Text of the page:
Lollies or NZ’s future?
However you feel, there’s music for every occasion, writes David Slack.
And so this is the election, and what have we done? If you didn’t get the result you hoped for, music is there to lift your soul. If you did, music is there to make you feel even better. And if you’re sick to death of politics but people are still going on about it, well, maybe put on some music.
Beautiful wonderful, music: loud and glorious in our headphones, in our empty house, in our car, turned all the way up to 11.
‘‘Noise-cancelling’’ it says on the good headphones, and what a promise that is. What they mean is: superb sound. What I hear is: you can close the door on the world. Out there is Donald Trump. In here, I’m listening to Patty Griffin.
Turn it up to 11, who cares what it does to your hearing. I lost most of mine to power tools, or agricultural machinery, or the Ramones in the Winter Show building in Wellington in 1980.
I’m not kidding. The whole way home I couldn’t hear the engine of my Yamaha. Never mind, how much more do I want to hear from Winston or Jonathan Coleman anyway? Let’s put on Willie Nelson. Turn it all the way up.
Oh, but it’s been fractious: angry farmers in Morrinsville, gathered beneath their cow god; angry people on Facebook telling each other they can’t tell their arse from their elbow.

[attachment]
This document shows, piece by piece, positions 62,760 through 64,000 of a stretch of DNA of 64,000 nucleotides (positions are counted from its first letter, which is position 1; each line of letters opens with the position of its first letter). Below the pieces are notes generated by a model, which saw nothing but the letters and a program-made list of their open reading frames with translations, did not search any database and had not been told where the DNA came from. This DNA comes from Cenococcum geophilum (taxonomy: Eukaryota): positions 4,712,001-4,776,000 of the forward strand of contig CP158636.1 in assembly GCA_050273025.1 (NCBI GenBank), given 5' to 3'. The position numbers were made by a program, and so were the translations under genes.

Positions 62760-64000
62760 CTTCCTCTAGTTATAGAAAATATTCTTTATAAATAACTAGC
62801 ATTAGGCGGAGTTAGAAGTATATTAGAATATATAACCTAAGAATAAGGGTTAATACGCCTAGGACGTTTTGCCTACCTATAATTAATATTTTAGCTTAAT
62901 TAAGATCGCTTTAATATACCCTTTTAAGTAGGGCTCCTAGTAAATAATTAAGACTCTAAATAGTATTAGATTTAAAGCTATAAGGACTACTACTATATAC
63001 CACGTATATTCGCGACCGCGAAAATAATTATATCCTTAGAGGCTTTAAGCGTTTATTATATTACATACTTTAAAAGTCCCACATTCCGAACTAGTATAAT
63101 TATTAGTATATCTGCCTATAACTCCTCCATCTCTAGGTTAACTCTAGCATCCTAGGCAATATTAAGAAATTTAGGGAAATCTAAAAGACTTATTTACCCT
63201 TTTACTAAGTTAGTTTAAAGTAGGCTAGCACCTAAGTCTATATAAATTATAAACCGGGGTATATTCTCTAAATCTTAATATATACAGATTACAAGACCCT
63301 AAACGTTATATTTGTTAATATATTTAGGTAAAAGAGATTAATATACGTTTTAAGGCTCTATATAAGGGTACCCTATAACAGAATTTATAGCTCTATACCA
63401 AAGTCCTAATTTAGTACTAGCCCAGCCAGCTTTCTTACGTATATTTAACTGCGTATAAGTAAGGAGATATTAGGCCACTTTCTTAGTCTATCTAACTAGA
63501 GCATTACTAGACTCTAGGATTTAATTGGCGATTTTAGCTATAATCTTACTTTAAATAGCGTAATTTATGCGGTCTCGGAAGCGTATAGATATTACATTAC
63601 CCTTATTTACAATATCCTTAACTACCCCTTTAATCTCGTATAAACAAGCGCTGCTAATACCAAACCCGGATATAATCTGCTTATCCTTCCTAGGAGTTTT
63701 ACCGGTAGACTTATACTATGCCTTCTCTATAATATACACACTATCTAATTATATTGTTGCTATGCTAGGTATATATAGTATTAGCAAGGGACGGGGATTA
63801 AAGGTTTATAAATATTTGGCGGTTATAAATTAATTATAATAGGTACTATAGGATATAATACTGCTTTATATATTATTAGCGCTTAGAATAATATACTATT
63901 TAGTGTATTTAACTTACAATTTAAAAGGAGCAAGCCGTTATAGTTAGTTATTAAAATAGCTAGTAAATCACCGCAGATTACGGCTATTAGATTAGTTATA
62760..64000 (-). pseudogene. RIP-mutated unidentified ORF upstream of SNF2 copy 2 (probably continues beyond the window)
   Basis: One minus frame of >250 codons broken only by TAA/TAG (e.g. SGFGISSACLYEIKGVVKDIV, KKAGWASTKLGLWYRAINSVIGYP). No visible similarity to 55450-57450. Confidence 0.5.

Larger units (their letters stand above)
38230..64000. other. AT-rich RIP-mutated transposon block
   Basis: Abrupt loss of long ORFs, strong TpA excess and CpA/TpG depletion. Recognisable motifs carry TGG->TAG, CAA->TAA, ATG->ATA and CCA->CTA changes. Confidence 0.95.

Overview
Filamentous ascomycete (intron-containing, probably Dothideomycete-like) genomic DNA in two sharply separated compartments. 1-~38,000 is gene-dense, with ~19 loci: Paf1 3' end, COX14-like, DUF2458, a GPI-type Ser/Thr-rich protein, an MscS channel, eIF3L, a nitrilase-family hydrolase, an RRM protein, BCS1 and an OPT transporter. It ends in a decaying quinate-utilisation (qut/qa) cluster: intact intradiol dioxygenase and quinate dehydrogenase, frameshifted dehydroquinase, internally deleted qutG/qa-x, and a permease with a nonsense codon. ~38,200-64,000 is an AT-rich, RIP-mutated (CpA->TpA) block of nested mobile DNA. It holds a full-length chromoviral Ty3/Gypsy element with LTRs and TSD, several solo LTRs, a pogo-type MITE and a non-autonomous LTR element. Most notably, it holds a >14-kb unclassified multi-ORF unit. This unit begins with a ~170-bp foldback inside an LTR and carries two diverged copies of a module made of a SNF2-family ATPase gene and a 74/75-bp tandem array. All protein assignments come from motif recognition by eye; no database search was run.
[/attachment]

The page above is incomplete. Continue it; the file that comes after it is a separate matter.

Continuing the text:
Music brings us together. I have never felt in danger when music has been playing. Not even at Sweetwaters, drunk, and picking an argument with some Black Power guys. Always be thankful for your lessdrunk friends.
Turn it up to 11, and come together. In Nashville, my stetson-wearing adman friend Brad – creative director for the 1981 Think Big campaign – set me up on a blind date. I met her in a Music Row bar. The band said to her, ‘‘Hey Claudia, come sit in.’’ She took the mic, sang Crazy, more or less just to me, and I have been a Patsy Cline fan ever since.
Is it only going to be country music in this column? More or less. If an election tells us anything it’s that you can’t always get what you want.
How about Neil Young? Almost everybody loves Neil Young. I say ‘‘almost’’ because a friend is coming for Sunday brunch this morning and I know she can’t stand him. She loves politics though. We will talk expansively about the result, but here’s the truth of it: the will of the people remains in many ways unknowable. We have the numbers, but what exactly made them vote this way? Your guess as good as mine. This is what music can do. It can open your heart, it can warm you.
But almost everybody loves Neil Young. Neil Young, and weed. I enjoyed him hugely at the Big Day Out, nicely baked, watching spellbound as he wound up the set with A Day In the Life. I said to my friend the next day: ‘‘Neil Young was so great. Did you see him?’’ He said: ‘‘I was standing next to you.’’ Sad that decriminalisation didn’t get more of a run in this election. Maybe next time.
Turn it up to 11, choose your favourite song. As the election began, an old friend left this life. He had meant to pick the songs for us to play at his service but the cancer came on too fiercely and the chance was gone, and it breaks your heart, but you also find the song that remembers who he was and what he loved. We played a Gillian Welch song and Greg said: ‘‘Adrian saw her play and fell in love with her. He was always doing that.’’ This is what music can do. It can open your heart, it can warm you.